Thanksgiving Advent, Day Nineteen: Travel Opportunities
I sometimes avoid bringing this up, because it can seem like bragging when talking to people who haven’t been able, for one reason or another, to travel as much as I have. But I really am thankful for the amazing opportunities I’ve had to go other places — particularly foreign countries.
Where have I been? The British Virgin Islands. Costa Rica. Northern England (South Shields), southern England (Winchester), Israel. Wales and Ireland. Ireland again. Japan, with a second trip nine years later. London, four times. Italy, Greece, and Turkey. India.
It’s quite a lot for a thirty-one-year-old, especially when you figure in how many of those places I went before finishing college (hint: that list ends with the first Japan trip). I sometimes forget that, since various factors have combined to make my family in general kind of ridiculously well-traveled; I’m hoping kniedzw‘s work sends him to Poland next year and I get to tag along, because it’s rare for me to beat my parents or my brother to a country. (Er, none of you guys have been to Poland yet, right? Watch me be wrong about that.) They’ve been to Russia and Malaysia and Hong Kong and Laos and Mongolia and Switzerland and China and Germany and I won’t bore you with the rest of the list. But I’ve been to a lot of places, too.
It’s done so much for my mind, I can’t even put it into words. Not only seeing beautiful and famous landmarks, though that’s often been a cool perk; just seeing other places, and all the differences that go with it. It makes the inside of your skull a bigger place. Not always in a comfortable way; it’s tiring, the constant mental effort that goes with being surrounded by a foreign language, and with changing your behavior to fit your environment. There’s a reason that kniedzw and I, when considering honeymoon possibilities, opted for a Mediterranean cruise; it allowed us to get a taste of some places we were dying to see, while still relaxing and putting out a minimum of effort. I’d love to go to Macchu Picchu someday, or visit China, but the physical work of one and mental work of the other were not what I wanted on my honeymoon.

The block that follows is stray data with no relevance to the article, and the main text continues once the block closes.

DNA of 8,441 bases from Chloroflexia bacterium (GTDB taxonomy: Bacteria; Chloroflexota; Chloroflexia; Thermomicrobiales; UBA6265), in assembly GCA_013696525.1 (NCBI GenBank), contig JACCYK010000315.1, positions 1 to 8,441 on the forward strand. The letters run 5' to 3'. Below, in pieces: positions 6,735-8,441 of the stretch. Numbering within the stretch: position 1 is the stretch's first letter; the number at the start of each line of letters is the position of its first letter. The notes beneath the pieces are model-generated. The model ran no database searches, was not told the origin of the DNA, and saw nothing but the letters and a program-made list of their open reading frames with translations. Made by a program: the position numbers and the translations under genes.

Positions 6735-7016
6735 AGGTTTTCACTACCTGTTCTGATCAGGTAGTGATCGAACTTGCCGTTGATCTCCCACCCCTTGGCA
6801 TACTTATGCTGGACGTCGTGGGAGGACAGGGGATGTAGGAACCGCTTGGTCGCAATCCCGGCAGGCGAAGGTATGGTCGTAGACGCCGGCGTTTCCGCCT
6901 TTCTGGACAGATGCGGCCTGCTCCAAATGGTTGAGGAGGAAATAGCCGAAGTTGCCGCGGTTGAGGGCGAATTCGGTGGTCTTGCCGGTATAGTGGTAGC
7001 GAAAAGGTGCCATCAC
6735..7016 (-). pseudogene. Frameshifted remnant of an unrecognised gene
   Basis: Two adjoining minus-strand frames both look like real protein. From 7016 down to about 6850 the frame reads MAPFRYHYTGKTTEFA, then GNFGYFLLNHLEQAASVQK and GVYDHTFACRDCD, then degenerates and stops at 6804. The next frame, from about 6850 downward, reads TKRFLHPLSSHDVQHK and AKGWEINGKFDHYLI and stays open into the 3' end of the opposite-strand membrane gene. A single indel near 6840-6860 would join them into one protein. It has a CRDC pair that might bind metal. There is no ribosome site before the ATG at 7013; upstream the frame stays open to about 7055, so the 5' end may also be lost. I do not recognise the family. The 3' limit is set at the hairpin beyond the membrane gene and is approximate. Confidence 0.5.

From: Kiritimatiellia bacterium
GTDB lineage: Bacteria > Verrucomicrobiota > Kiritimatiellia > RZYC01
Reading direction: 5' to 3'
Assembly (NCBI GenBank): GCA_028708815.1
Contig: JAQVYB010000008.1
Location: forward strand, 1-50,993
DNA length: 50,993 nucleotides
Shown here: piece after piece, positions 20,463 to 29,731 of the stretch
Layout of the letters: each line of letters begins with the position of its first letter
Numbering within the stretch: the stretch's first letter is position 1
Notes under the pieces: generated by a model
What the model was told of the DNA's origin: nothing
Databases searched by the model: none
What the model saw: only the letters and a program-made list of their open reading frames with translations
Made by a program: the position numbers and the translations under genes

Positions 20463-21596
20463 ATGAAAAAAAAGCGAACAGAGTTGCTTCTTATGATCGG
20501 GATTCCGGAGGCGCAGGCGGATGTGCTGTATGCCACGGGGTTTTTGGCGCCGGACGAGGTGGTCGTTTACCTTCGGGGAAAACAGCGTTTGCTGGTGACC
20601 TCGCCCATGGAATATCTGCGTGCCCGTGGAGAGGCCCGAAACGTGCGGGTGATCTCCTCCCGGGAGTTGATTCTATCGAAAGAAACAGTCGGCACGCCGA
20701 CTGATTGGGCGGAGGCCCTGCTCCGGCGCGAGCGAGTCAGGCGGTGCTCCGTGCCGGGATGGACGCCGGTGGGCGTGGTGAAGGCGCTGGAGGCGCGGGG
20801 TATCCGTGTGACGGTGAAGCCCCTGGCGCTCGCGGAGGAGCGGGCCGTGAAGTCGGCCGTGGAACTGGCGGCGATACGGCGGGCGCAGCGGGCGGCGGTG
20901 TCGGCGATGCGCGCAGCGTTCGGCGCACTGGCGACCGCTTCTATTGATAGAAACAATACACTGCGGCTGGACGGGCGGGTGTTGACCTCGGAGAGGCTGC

I have joked — sort of — that what I need to do is decide where I want to travel to, and then think up books to write that would justify the trip as a research expense. It’s only sort of a joke because I really, really want to go on traveling. I don’t have a lot of extravagances in my lifestyle; I don’t drink alcohol or coffee, I don’t smoke, I don’t drive a fancy car or buy much in the way of fancy clothes. I’d rather save that money, and spend it going somewhere cool. The fact that I’ve been able to do so on so many occasions is a great joy to me.